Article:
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Press Release

Nenahnezad Man Sentenced to Prison for Federal Arson Conviction

For Immediate Release
U.S. Attorney's Office, District of New Mexico

ALBUQUERQUE – Gregory Bitsilly, 28, an enrolled member of the Navajo Nation who resides in Nenahnezad, N.M., was sentenced this afternoon to 24 months in federal prison followed by five years of supervised release for his arson conviction.

Bitsilly was arrested in March 2014, on a criminal complaint charging him with arson.  He was indicted on that same charge in April 2014.  According to court filings, Bitsilly set fire to the residence he shared with his wife and children on March 24, 2014, because his wife was attempting to leave him for being physically abusive.  The residence and its contents were a total loss.

On June 25, 2014, Bitsilly admitted willfully and maliciously setting fire to the home he resided in with his wife and children on March 24, 2014.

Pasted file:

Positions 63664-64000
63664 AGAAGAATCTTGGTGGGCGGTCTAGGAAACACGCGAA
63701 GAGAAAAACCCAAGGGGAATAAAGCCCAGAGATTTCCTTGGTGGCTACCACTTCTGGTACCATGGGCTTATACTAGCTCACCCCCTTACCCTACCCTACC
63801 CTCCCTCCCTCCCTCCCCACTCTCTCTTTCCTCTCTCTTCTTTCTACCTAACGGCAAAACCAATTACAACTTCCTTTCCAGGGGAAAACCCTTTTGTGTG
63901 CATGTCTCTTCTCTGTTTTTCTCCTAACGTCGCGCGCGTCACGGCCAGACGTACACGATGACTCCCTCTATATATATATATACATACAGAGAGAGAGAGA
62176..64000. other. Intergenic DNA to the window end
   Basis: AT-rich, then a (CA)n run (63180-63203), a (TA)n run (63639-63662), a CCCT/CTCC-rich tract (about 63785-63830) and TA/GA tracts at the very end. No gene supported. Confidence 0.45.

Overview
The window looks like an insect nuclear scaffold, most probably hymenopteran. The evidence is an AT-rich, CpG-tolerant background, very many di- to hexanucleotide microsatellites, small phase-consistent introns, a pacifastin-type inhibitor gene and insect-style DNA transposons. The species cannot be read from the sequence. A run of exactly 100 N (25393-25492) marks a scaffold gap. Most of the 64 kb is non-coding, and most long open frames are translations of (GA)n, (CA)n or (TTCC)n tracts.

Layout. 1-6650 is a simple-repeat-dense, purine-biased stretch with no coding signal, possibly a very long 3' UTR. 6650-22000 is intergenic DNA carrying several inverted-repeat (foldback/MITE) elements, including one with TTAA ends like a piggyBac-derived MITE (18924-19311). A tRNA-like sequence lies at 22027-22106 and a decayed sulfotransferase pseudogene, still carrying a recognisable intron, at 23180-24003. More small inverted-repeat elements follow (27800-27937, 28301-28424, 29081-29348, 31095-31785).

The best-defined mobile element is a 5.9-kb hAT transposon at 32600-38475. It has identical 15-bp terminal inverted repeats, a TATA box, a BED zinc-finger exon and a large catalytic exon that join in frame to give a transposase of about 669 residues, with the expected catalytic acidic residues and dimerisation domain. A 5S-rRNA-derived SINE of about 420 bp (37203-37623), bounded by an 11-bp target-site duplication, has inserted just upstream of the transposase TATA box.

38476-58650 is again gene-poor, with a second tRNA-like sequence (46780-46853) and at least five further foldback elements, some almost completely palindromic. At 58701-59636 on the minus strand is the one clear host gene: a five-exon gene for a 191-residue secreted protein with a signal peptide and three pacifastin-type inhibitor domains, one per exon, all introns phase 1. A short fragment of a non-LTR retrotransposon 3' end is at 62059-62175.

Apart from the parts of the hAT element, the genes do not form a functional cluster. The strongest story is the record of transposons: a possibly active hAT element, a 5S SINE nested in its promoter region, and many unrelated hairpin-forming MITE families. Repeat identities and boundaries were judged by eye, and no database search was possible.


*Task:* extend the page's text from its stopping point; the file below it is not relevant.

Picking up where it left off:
This case was investigated by the Farmington office of the FBI and the Shiprock office of the Navajo Nation Division of Public Safety and was prosecuted by Special Assistant U.S. Attorney David Adams. 

The case was brought pursuant to the Tribal Special Assistant U.S. Attorney (Tribal SAUSA) Pilot Project in the District of New Mexico which is sponsored by the Justice Department’s Office on Violence Against Women under a grant administered by the Pueblo of Laguna.  The Tribal SAUSA Pilot Project seeks to train tribal prosecutors in federal law, procedure and investigative techniques to increase the likelihood that every viable violent offense against Native women is prosecuted in either federal court or tribal court, or both.  The Tribal SAUSA Pilot Project was largely driven by input gathered from annual tribal consultations on violence against women, and is another step in the Justice Department's on-going efforts to increase engagement, coordination and action on public safety in tribal communities.

Updated January 26, 2015